The above analysis in NYC was limited to PM2.5 chemical speciation data. To further investigate this issue for gaseous pollutants, we conducted an analysis of monitor-to-monitor correlation for all the monitors within a 20-mile radius from the center of NYC for PM2.5, collected by the 24-hr filter samples using the Federal Reference Method (FRM, 30 monitors), PM2.5 measured by the Tapered Element Oscillating Microbalance (TEOM) procedure (24 monitors), ozone (O3, 16 monitors), nitrogen dioxide (NO2, 15 monitors), sulfur dioxide (SO2, 19 monitors), and carbon monoxide (CO, 18 monitors) for the study period 1999–2002. The corresponding median correlations were 0.91, 0.95, 0.89, 0.87, 0.74, and 0.60, respectively. The coefficients of variation of mean values of these monitors were 11%, 8%, 19%, 17%, 36%, and 36%. Thus, SO2 and CO are also expected to have larger exposure measurement errors compared to PM2.5 (whose major constituent is sulfate) and other gaseous pollutants.

We also extended the analysis of monitor-to-monitor correlation of PM2.5 chemical speciation to 28 metropolitan statistical areas (MSA’s) where multiple monitors were available for the years 2001–2003. Because the NYC analysis (Ito, et al., 2004) described above also found that many of the chemical species that showed low monitor-to-monitor correlation were also those that had a low percentage of measurements above detection limit (ADL), we focused on the components that had high ADL and of interest in terms of source signature and toxicological importance: Ni, V, Pb, Zn, Cr, Mn, Fe, Si, As, Se, sulfate, nitrate, EC, and OC. Again, the species associated with secondary aerosols (e.g., sulfate and nitrate) showed high monitor-to-monitor correlation. However, the monitor-to-monitor correlation for other species varied widely across the MSA’s, likely reflecting the variation in the levels and major source types across the MSAs.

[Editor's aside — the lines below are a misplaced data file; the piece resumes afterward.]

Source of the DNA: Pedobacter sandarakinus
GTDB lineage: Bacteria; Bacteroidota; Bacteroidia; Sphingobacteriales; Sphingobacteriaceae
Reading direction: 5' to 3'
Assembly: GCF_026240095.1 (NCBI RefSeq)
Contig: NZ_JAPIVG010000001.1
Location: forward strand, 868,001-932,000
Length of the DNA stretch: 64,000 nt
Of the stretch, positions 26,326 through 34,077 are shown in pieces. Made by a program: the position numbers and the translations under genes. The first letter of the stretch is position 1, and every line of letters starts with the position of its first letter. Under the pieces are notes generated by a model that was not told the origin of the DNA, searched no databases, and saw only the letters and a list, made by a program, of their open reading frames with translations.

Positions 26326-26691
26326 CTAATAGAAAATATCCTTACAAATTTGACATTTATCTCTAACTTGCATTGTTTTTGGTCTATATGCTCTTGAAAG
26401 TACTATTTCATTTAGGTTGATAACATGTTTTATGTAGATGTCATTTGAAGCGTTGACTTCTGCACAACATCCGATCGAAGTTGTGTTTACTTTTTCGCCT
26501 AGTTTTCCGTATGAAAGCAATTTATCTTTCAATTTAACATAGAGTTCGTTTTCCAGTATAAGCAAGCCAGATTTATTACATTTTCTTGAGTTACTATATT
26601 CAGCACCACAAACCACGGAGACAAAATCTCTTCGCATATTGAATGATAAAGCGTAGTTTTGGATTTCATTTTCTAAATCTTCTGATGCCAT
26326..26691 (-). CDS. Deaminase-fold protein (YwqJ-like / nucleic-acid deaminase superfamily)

Source-specific Effects of PM2.5 and Gaseous Pollutants